Originally posted by Pauly:

Yeah, I suppose this is where DirectX has the upper hand. The ARB meet (and agree on things) far too infrequently to push things along conherently - I imagine thats why we get patchy extension coverage from different IHVs. DX8 has given hardware vendors a kinda checklist for them to measure their product against. OpenGL seems quite anarchic compared to MS’s new approach.

Without going into too much detail, yes, there are issues that make it difficult for the ARB to do this. D3D has it slightly better, but not much so. MS screws things up pretty frequently.

Originally posted by Pauly:

It supports EXT_vertex_array_range, which if I remember correctly is not the same as NV_vertex_array_range - the nVidia version does things with DMA doesn’t it?

I’ve never heard of EXT_vertex_array_range. I really hope they didn’t just randomly rename the extension to prevent it from having “NV” in the name, since that just causes more pain for developers (more names for the same thing). The same thing happened in the past with NV_texgen_reflection. We don’t ship the EXT version of it and don’t plan to, as more names means more confusion. If EXT_v_a_r is the same as NV_v_a_r, I think it’s safe to say that we will not add EXT_v_a_r to our extension string.

Originally posted by Pauly:

Finally, the Radeon supports something called ‘Range based fog’ in D3D, I imagine thats gonna be radial. Maybe they’ll get round to an OGL extension for that.

Range-based fog is the same as radial fog. There’s already an extension for radial fog in OGL, and it’s NV_fog_distance. Other people are free to implement it…

Originally posted by Pauly:

While we’re swelling the OGL extension database beyond all recognition they could wrap up EMBM too - that’d be nice…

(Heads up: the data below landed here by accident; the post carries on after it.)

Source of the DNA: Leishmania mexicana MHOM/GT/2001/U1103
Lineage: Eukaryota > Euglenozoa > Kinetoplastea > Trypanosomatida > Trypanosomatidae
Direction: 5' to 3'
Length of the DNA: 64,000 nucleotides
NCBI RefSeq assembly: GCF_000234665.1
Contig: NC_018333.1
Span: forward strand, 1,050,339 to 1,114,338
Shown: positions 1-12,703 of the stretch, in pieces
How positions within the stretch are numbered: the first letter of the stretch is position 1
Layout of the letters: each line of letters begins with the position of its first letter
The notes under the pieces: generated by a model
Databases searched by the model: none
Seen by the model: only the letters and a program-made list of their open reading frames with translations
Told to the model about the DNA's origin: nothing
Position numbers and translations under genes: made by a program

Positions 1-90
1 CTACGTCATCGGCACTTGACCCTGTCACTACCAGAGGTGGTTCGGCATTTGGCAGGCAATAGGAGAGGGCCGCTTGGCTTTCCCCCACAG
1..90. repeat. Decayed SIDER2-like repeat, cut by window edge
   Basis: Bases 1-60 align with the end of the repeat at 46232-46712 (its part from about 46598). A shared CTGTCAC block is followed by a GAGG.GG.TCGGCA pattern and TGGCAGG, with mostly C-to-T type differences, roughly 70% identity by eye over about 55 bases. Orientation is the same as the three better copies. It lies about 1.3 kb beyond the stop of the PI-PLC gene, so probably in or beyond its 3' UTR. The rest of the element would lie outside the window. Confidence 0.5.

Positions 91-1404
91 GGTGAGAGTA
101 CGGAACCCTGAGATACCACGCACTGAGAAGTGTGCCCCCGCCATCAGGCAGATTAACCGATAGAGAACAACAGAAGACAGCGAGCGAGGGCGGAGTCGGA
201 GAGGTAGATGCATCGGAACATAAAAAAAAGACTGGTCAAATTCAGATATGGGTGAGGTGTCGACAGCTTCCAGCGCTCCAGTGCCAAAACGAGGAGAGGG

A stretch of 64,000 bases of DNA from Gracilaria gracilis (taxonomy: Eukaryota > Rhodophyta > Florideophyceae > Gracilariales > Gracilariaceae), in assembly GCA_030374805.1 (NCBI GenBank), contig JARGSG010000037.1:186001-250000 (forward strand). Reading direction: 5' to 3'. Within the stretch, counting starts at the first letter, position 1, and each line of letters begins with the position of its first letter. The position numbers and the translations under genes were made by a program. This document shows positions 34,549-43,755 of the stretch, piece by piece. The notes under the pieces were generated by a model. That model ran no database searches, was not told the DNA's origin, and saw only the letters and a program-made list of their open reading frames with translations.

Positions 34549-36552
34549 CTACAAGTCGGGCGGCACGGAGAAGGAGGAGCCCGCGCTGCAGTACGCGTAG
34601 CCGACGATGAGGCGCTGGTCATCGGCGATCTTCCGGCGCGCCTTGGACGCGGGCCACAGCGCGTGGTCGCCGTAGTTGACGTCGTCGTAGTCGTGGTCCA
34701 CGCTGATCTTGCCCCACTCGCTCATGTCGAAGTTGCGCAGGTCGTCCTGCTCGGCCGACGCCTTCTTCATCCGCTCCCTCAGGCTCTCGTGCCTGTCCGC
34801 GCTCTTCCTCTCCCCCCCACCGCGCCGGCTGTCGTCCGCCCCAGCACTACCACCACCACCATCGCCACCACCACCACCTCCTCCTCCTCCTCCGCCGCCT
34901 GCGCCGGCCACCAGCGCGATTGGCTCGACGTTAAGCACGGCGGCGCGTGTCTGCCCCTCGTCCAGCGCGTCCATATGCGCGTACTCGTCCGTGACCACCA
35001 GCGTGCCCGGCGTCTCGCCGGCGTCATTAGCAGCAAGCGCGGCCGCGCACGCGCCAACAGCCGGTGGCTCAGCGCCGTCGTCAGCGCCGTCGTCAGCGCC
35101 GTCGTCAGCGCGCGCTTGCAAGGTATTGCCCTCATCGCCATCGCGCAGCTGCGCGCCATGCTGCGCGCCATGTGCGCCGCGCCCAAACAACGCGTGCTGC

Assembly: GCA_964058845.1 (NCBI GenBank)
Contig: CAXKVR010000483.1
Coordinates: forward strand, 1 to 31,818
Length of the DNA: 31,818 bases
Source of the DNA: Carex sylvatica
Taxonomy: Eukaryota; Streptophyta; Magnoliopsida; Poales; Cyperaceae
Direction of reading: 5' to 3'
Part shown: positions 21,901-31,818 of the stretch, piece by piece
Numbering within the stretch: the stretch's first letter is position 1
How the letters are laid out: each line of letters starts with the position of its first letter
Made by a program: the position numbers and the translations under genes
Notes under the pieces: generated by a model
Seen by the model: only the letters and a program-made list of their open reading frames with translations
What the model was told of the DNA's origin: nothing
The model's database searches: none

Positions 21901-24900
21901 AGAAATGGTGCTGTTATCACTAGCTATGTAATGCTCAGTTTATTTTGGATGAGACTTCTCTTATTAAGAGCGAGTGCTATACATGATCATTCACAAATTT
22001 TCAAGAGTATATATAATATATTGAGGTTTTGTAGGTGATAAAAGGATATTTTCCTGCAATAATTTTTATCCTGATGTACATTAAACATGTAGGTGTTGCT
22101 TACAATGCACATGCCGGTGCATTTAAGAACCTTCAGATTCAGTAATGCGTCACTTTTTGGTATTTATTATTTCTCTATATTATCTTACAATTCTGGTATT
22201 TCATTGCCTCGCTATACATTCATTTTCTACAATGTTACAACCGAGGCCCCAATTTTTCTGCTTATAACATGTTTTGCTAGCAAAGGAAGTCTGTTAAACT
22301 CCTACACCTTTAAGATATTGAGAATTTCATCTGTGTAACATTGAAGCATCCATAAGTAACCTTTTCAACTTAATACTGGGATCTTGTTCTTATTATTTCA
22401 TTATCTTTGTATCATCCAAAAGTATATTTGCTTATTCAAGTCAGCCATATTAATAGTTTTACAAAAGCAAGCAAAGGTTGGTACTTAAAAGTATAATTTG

The so-called “EMBM” (hereafter called DX6 bumpenv, since true EMBM is much more complicated, as I will explain) is not one of my favorite features…

If you consider the math behind it, it falls apart pretty quickly. Consider what would be required for true per-pixel environment-mapped bump mapping. You’d want to compute a reflection vector at each pixel, using the standard reflection equation and a normal map for the normals, and you’d want to look that up in some sort of environment map (spheremap, cubemap, whatever).

First of all, DX6 bumpenv is limited to looking up your reflection value in a single 2D texture. That limits you to spheremapping almost right off the bat.

It allows you to use your first texture to perturb the texture coordinates in the second texture. It looks up a (du,dv) pair in the first texture, and it multiplies this pair by a 2x2 matrix. Note that the 2x2 matrix can only be specified per primitive (equivalent to outside of a Begin/End, and thus not per vertex).

If (du,dv) is zero, the surface is flat at that point and you get no offset. So, this means that you would want to compute your second texture coordinate (the one for the spheremap) at each vertex using standard spheremap texgen to get the right results. (It’s worth mentioning at this point that DirectX doesn’t support spheremap texgen, so this is slightly painful…)